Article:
Land and Resources, Climate
Hinggan, Mongolian Steppe, Sichuan Basin, arctic climate, hailstorms
China is similar to the United States in terms of the range of weather conditions. China’s climates, however, tend to be more extreme, and regional contrasts are generally greater. In addition, southeastern coastal China and the island of Hainan extend into the tropics and have considerable precipitation associated with the summer monsoon (prevailing winds).
The Asian monsoon exerts the primary control on China’s climate. In winter, cold, dry winds blow clockwise east and south from the high-pressure system of central Siberia, bringing cold, dry conditions to much of North and Central China north of the Yangtze River. In summer, warm, moist air blows inland from the Pacific Ocean. Typhoons are common between July and November, bringing high winds and heavy rains to the coastal areas. Amounts of precipitation decline rapidly with distance from the sea and on leeward sides of mountains. The remote basins of Northwest China receive little precipitation.
A subtropical climate prevails in most of Central, South, and Southwest China. Summer temperatures in this region average 26°C (79°F); the average winter temperature is 4°C (39°F). The extreme south and southwest have tropical climates, with average July temperatures of 28°C (82°F) and average January temperatures of 17°C (63°F). The mountainous plateaus and basins in the southwest also have subtropical climates, with considerable local variation. The higher elevations cause the summers to be cooler, and winters are mild because the mountains protect the plateaus and basins from northerly winds. The Sichuan Basin, which has an 11-month growing season, is noted for high humidity and cloudiness. Rainfall, especially abundant in summer, exceeds 990 mm (39 in) annually in nearly all parts of southern China.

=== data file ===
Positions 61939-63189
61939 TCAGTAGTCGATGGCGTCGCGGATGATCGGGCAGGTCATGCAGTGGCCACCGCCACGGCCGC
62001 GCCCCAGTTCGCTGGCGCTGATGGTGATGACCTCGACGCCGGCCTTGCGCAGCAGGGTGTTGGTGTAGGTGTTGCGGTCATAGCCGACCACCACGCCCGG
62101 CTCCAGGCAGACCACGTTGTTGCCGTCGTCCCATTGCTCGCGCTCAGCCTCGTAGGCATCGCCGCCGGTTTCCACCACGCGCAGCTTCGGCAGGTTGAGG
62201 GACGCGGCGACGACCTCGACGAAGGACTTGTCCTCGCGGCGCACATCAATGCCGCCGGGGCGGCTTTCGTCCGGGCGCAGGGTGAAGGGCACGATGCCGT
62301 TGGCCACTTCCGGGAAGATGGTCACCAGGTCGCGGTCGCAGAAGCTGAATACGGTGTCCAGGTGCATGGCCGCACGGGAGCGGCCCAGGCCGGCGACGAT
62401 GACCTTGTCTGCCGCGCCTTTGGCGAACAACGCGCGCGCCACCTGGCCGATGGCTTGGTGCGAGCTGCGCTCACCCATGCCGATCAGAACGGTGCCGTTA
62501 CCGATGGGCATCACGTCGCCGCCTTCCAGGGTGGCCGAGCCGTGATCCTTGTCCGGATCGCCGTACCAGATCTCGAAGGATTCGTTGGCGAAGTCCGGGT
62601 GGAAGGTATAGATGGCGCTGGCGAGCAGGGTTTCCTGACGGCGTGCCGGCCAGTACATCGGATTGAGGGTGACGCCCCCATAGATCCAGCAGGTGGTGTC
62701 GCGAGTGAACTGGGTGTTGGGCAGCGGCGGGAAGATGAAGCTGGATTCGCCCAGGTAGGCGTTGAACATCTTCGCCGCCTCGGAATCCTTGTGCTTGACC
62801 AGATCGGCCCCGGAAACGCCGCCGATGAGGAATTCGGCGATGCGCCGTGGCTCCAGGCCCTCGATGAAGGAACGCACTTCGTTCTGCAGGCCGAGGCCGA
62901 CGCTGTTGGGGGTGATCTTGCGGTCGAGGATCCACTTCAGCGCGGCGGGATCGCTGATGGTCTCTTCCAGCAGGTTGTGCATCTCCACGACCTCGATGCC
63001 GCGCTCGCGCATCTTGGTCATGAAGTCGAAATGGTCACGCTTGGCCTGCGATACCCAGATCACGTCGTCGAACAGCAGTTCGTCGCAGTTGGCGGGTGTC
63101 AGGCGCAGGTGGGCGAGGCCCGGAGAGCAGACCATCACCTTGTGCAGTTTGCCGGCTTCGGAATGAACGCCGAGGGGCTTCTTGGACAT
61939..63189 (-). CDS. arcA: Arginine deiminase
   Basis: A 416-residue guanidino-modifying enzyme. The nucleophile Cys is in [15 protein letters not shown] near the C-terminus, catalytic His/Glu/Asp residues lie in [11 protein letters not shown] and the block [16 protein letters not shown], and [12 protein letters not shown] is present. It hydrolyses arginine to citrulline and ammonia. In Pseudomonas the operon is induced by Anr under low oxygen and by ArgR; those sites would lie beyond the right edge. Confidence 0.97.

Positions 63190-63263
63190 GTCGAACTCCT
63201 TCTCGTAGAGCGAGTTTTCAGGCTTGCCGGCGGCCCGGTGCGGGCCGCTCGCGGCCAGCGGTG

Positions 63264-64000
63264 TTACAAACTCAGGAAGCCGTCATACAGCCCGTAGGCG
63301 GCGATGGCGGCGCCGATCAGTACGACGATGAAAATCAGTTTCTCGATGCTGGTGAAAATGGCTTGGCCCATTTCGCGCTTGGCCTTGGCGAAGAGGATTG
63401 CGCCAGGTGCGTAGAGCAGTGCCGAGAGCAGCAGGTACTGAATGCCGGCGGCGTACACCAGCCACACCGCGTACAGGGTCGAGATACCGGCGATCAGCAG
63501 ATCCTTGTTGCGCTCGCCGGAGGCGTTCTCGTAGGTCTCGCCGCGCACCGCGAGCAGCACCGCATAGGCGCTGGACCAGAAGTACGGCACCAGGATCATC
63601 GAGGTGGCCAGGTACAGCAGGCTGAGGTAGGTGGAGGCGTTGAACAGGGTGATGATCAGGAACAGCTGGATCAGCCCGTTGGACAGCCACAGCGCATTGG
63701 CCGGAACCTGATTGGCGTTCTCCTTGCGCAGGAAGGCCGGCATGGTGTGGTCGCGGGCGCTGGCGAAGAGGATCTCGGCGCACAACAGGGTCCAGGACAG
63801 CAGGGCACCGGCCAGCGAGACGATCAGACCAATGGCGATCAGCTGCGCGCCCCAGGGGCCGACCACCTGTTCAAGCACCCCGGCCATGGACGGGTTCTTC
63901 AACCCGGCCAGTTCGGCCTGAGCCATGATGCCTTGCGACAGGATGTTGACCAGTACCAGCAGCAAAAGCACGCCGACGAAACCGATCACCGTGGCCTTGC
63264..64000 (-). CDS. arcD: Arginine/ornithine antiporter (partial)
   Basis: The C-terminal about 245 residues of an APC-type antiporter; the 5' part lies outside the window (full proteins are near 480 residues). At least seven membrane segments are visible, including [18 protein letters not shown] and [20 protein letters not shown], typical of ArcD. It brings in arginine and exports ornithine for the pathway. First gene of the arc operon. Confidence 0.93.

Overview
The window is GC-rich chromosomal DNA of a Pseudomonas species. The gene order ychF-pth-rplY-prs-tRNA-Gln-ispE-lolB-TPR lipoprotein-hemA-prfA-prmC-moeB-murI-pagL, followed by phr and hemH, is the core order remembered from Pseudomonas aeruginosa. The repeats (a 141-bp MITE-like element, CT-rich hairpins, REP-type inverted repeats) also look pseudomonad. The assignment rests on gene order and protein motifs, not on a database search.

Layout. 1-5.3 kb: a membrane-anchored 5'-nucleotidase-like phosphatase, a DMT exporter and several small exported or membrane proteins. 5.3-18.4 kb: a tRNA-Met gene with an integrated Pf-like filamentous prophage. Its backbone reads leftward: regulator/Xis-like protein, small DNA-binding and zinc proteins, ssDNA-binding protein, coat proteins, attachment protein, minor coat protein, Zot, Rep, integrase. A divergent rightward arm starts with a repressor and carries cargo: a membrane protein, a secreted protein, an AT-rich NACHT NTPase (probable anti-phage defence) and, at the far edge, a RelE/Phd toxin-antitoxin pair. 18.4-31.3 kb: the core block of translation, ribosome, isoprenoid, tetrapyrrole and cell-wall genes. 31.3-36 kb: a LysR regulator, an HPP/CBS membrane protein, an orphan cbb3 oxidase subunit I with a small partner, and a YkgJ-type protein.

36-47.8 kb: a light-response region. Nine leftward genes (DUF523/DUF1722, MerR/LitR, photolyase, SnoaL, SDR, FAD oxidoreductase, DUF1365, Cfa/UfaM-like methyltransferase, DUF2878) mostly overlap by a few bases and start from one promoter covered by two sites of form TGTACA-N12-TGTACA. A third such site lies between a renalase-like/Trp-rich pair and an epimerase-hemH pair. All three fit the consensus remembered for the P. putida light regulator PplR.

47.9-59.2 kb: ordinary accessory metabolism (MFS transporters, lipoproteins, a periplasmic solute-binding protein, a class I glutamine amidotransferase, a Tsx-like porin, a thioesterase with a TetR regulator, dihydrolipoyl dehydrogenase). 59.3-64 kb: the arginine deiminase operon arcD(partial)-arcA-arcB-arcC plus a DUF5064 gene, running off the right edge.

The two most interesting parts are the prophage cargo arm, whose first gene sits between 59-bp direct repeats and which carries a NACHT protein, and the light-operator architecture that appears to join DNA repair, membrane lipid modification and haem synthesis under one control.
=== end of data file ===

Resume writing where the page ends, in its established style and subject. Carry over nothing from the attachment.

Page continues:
North China experiences a cold, dry winter and a warm, rainy summer. At Beijing, the average January temperature is -5°C (23°F) and the average July temperature is 26°C (79°F). Annual precipitation totals are less than 760 mm (30 in) and decrease to the northwest, which has a drier climate. Year-to-year variability of precipitation in these areas is great; this factor, combined with occasional dust storms and hailstorms, can negatively impact agricultural yields.
The climate of Northeast China is similar to, but colder than, that of North China. January temperatures average -20°C (-4°F) at Harbin, while July temperatures average 23°C (73°F). Rainfall, concentrated in summer, averages between about 510 and 760 mm (about 20 and 30 in) in the east but declines to about 300 mm (about 12 in) west of the Da Hinggan Ling.
Desert and steppe climates prevail in the Mongolian Steppe and Northwest China. January temperatures average below -10°C (14°F) everywhere except in the Tarim Pendi. July temperatures generally exceed 20°C (68°F). Most of the area receives less than 100 mm (4 in) of precipitation.
The Tibetan Plateau has an arctic or near-arctic climate because of its high elevation: At Lhasa, July temperatures average 15°C (59°F), and January temperatures average -2°C (28°F). The air is clear and dry throughout the year, with annual precipitation totals of less than 100 mm (4 in) everywhere except in the extreme southeast.
Article key phrases: